Anita Diamant is a prizewinning journalist whose work has appeared regularly in The Boston Globe Magazine and Parenting magazine. The author of three prior novels, including the international bestseller THE RED TENT, she lives in Massachusetts with her husband and daughter. Visit her website at www.anitadiamant.com
Atlit, an interment camp for illegal refugees near Haifa in what is now Israel (formally Palestine under British rule), is the setting for this engrossing and historically accurate novel by the author of The Red Tent. Here, Diamant gives voice to women who survived the Holocaust and seek freedom in Israel. Her story is narrated by four women with vastly different experiences: Shayndel, a Polish Zionist; Leonie, a Parisian beauty; Tedi, a Dutch Jew who had been living in hiding; and Zorah, a concentration camp survivor. As their friendships develop and they struggle to create new lives, the women revisit past horrors of escaping the genocide. Verdict Tragedy and redemption are artfully paired in this stirring novel. Recommended for readers interested in modern Jewish Zionist history and fans of stirring rescue and human-interest stories. [See Prepub Alert, LJ 5/1/09.]-Molly Abramowitz, Silver Spring, MD Copyright 2009 Reed Business Information.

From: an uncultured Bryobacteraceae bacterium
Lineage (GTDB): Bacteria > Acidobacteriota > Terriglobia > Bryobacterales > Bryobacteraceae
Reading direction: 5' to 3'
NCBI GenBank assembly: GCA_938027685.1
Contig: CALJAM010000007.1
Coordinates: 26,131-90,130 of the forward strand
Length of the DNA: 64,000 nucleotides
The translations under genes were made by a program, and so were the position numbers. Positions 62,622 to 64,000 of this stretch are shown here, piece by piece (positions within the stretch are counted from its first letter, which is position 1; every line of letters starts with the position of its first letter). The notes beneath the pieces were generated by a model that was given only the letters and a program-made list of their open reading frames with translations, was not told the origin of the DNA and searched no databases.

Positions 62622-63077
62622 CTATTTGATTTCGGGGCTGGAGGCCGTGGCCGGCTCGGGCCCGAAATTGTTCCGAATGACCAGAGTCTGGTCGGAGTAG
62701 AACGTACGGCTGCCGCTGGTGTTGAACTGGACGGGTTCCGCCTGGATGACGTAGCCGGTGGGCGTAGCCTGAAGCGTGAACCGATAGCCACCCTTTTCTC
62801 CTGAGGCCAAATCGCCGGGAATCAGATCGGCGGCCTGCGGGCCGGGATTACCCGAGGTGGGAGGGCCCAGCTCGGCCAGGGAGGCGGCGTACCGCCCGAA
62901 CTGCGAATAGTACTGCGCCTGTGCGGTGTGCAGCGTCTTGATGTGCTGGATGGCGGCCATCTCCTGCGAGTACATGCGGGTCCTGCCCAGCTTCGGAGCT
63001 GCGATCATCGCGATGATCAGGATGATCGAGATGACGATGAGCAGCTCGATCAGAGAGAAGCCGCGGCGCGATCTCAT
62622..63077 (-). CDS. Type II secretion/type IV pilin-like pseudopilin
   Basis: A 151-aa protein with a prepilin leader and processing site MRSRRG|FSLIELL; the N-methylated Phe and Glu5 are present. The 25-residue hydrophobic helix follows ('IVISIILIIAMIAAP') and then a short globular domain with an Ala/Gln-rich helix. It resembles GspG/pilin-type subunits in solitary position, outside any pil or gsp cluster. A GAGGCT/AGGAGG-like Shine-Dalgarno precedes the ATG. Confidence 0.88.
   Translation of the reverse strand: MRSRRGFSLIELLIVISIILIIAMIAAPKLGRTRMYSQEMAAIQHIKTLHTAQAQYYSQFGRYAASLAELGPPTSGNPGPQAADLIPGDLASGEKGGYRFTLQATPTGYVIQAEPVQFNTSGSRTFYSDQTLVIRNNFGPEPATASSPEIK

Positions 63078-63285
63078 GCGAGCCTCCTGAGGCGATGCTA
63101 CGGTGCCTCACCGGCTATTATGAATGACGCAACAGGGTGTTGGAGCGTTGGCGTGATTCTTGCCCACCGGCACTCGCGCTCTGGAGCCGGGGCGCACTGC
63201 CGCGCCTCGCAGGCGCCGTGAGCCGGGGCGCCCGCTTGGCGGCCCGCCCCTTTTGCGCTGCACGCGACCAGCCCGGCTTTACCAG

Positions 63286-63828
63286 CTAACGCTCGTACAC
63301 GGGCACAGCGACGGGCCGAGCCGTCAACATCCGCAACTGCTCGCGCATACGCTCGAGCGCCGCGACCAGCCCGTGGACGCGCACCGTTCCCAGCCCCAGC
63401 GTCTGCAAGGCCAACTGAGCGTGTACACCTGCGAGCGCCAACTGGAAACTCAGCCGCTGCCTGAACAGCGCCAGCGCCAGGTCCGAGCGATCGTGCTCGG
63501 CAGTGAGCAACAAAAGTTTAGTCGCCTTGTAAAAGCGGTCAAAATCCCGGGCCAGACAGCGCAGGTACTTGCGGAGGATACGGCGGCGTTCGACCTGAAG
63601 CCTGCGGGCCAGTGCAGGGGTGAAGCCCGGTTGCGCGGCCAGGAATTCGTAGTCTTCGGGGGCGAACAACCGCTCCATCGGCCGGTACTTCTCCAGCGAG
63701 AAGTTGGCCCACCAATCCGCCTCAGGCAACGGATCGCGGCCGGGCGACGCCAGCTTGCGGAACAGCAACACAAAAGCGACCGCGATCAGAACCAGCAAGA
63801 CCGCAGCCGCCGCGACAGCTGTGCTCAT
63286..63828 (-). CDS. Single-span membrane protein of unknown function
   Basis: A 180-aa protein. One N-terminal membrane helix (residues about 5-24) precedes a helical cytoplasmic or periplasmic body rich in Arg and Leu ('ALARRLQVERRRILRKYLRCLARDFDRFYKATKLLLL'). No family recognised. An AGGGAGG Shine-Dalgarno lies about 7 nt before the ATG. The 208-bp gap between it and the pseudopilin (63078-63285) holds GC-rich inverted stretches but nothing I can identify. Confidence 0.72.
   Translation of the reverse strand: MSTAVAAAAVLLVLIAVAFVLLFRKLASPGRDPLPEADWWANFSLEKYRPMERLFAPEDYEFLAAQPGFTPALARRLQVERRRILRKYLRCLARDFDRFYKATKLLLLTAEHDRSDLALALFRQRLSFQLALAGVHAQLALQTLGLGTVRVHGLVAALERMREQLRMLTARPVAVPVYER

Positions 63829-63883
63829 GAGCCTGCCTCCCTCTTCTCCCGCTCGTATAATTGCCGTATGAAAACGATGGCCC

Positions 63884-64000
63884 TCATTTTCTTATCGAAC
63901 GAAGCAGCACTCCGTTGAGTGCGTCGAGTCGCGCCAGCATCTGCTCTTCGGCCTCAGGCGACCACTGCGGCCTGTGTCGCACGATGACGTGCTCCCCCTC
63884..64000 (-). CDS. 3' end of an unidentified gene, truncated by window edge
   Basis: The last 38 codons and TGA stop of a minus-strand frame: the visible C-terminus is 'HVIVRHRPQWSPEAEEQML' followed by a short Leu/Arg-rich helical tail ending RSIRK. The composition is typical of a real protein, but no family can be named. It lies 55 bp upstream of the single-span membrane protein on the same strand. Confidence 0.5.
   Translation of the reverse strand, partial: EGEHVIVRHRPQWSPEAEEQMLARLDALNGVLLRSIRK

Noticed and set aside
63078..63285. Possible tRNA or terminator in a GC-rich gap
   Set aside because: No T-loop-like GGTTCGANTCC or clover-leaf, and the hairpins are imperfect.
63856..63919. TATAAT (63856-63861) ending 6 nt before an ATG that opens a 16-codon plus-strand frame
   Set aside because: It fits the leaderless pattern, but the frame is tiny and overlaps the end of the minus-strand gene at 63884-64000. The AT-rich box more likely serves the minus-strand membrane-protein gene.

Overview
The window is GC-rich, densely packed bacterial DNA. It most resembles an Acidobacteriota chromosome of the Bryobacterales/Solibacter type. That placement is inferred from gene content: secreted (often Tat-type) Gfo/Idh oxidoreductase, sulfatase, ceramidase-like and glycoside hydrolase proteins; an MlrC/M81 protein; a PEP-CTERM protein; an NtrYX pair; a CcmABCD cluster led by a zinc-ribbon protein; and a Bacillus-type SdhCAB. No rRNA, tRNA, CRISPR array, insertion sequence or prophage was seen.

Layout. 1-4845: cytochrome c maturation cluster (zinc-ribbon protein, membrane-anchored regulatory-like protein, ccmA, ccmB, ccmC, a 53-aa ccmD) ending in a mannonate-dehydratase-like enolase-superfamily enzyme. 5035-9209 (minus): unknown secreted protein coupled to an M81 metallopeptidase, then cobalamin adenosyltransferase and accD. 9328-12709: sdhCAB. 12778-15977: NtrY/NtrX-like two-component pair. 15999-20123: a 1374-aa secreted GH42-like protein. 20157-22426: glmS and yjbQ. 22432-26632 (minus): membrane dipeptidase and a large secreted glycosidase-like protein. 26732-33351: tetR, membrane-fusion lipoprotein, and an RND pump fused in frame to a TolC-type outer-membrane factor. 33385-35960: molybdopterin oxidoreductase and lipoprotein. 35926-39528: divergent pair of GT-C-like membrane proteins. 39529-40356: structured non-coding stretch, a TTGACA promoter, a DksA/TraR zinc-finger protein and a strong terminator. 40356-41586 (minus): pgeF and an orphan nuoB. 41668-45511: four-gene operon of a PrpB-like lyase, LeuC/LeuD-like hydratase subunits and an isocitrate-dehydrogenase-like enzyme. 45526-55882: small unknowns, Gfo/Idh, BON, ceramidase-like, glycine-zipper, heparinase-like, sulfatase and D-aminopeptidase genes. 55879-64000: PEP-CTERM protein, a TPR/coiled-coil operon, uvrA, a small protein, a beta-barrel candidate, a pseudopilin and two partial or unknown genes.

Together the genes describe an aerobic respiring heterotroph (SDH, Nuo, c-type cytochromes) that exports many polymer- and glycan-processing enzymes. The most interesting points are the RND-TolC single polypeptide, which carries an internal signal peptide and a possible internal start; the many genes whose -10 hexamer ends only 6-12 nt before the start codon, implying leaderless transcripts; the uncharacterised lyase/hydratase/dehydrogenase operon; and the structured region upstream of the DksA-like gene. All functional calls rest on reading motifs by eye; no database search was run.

Diamant's bestseller, The Red Tent, explored the lives of biblical women ignored by the male-centric narrative. In her compulsively readable latest, she sketches the intertwined fates of several young women refugees at Atlit, a British-run internment camp set up in Palestine after WWII. There's Tedi, a Dutch girl who hid in a barn for years before being turned in and narrowly escaping Bergen-Belsen; Leonie, a beautiful French girl whose wartime years in Paris are cloaked with shame; Shayndel, a heroine of the Polish partisan movement whose cheerful facade hides a tortured soul; and Zorah, a concentration camp survivor who is filled with an understandable nihilism. The dynamic of suffering and renewed hope through friendship is the book's primary draw, but an eventual escape attempt adds a dash of suspense to the astutely imagined story of life at the camp: the wary relationship between the Palestinian Jews and the survivors, the intense flirtation between the young people that marks a return to life. Diamant opens a window into a time of sadness, confusion and optimism that has resonance for so much that's both triumphant and troubling in modern Jewish history. (Sept.) Copyright 2009 Reed Business Information.